Perils of disaster fixation

June 20, 2011

By Tim Kelly

Fixated on reviving the shattered northeastern seaboard, Japan risks neglecting growth in the rest of the economy, warns Takeshi Niinami, CEO of Lawson, Japan’s second-biggest convenience store operator.

“The question is what do you do about the other 95 percent of the economy,” Niinami told the Reuters Rebuilding Japan Summit in Tokyo.

His remedy: throw Japan open to the rest of the world and deregulate, policies more in vogue before Japan’s March 11 earthquake than since.

Niinami wants Japan’s politicians to rediscover their pre-quake appetite to thrust Japan into trade pacts either with Southeast Asian economies or the Trans-Pacific Partnership, a policy that Prime Minister Naoto Kan enthused about at the start of the year but since March 11 has dropped.

Opening up Japan is not just about letting foreign people, ideas and capital in, he says, but also about companies moving out.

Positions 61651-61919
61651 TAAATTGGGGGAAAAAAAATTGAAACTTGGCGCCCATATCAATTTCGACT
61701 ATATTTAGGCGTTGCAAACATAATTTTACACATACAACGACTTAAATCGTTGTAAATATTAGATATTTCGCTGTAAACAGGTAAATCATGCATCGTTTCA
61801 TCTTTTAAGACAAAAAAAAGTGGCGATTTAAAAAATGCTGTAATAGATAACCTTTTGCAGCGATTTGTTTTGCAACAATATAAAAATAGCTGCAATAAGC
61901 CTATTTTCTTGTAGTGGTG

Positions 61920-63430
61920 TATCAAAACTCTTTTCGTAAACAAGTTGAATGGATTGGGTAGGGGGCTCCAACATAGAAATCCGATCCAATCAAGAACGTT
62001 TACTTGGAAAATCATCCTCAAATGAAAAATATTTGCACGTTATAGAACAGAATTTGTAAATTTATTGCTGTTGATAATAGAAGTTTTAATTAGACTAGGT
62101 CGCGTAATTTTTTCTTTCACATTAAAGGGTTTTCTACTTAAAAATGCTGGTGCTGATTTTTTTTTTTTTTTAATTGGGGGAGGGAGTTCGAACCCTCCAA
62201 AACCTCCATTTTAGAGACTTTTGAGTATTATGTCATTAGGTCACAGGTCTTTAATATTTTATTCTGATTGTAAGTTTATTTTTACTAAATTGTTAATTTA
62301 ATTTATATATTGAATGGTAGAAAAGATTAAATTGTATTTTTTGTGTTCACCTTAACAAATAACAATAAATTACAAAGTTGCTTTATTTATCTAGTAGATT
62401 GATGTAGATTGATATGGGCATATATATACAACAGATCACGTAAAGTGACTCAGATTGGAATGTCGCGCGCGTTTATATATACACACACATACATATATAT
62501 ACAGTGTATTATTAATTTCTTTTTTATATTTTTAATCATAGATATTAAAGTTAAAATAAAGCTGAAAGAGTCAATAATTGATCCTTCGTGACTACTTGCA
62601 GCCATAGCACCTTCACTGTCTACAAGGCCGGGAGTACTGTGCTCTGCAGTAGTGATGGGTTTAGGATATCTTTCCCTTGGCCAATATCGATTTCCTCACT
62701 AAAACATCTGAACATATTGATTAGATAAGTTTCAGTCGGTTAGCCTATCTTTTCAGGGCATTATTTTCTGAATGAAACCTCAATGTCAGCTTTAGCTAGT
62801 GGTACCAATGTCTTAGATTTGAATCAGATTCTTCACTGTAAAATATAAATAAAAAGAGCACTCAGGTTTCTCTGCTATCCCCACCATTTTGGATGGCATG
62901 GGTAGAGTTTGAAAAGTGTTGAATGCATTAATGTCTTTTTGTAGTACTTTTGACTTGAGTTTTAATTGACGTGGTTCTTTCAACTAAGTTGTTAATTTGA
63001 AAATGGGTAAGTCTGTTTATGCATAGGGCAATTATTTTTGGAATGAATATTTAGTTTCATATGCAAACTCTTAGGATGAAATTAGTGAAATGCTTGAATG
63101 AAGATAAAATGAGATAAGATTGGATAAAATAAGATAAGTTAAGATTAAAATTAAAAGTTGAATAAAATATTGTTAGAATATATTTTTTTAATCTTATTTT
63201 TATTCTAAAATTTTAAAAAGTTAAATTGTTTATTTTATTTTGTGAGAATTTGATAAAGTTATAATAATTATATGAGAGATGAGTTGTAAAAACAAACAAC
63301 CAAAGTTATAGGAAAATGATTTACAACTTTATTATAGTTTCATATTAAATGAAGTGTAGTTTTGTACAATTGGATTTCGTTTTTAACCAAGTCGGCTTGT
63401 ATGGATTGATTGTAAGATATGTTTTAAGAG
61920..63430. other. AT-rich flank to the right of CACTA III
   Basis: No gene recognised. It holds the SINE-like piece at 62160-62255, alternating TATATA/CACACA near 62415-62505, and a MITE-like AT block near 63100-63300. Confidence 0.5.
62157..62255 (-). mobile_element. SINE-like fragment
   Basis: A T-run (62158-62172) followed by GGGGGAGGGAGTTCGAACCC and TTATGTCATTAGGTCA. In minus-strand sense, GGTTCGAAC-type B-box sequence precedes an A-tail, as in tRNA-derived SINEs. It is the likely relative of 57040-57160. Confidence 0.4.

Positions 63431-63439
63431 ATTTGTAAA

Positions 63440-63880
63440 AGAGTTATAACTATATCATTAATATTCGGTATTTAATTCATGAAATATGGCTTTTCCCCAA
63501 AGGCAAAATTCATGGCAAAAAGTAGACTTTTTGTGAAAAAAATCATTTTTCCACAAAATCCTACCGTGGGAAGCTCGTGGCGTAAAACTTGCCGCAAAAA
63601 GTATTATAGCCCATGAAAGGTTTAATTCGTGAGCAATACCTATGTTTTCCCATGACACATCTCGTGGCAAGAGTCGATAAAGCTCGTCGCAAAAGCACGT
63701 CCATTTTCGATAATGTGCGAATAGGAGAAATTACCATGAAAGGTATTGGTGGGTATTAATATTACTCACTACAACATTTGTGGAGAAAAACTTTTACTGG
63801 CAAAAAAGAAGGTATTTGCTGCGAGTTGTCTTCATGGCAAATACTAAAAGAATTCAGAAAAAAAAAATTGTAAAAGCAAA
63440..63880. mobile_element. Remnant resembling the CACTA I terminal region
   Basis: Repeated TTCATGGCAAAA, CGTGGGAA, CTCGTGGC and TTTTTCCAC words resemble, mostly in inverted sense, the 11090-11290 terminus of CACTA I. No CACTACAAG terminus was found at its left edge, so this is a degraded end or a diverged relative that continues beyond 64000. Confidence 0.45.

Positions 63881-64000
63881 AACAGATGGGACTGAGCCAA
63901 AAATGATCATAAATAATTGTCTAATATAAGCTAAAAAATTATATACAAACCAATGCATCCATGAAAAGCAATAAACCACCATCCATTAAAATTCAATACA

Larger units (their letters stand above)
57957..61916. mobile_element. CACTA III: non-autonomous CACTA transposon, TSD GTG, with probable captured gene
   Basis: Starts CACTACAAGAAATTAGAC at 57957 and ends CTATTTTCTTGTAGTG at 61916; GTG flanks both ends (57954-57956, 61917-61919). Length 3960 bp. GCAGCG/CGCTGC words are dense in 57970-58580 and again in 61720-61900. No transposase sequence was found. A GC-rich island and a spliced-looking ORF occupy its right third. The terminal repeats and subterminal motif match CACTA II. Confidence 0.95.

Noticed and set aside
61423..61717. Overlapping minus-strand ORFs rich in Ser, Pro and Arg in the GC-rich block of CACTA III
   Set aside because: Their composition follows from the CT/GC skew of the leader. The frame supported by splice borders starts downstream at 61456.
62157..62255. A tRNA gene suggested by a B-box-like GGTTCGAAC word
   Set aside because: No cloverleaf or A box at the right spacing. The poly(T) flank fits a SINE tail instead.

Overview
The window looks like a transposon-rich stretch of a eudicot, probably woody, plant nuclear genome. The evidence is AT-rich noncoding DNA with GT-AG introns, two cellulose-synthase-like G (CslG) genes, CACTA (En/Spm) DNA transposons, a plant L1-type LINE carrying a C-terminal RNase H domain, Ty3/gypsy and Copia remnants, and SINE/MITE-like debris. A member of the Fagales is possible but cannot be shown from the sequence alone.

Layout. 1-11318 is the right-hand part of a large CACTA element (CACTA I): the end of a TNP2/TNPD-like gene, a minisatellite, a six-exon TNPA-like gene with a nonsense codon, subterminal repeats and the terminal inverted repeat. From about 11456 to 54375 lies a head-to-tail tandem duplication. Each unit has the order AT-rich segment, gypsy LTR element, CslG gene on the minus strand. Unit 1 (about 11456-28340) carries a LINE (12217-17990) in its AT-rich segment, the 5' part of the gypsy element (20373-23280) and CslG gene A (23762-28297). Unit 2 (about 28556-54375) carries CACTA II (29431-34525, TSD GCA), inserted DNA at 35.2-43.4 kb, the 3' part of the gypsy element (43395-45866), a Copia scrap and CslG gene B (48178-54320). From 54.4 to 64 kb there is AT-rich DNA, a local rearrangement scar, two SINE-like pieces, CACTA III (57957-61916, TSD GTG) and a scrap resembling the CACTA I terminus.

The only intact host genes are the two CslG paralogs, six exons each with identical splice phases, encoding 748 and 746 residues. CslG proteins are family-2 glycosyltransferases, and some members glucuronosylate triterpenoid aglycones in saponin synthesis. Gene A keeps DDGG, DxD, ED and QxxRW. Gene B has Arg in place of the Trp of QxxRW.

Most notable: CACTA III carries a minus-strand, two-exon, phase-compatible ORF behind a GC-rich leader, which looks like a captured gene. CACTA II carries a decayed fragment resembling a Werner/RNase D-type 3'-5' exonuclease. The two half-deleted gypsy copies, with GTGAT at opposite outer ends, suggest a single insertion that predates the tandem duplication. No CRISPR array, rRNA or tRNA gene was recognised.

Japanese retailers, including his own, are among those Japanese companies that have a chance to succeed overseas as store operators worldwide shift away from megastores to small neighborhood outlets. This is something Japanese retailers have developed a talent for in their cramped cities, he noted.

“It’s something we are good at,” said Niinami, who by 2020 plans to open almost 10,000 outlets in neighboring China.
Policymakers, he said, also need to unlock growth at home by dumping regulations that hobble enterprise.

One loosening of the rules he backs, which would benefit his own retail chain, is allowing people to buy drugs beyond traditional drugstores and the licensed pharmacists who control everything from headache powders to hay fever tablets.

Niinami conceded that a hike in Japan’s 5 percent sales tax to pay for reconstruction is likely inevitable as the nation scrabbles for money to rebuild shattered communities.

The added tax burden would mean higher prices at Lawson and other retailers, which have already been hurt by a quake-triggered consumer chill.

Reconstruction-blinkered policymakers therefore, he argued, must find ways to unlock Japan’s wealth eddy.
Old folk in long-life-expectancy Japan hold a big chunk of the country’s wealth and when they die much of it ends up in the pockets of children who by then may be well into their 50s or older, with most of their big ticket purchases behind them.

Younger people “want to spend but don’t have the money,” Niinami said.

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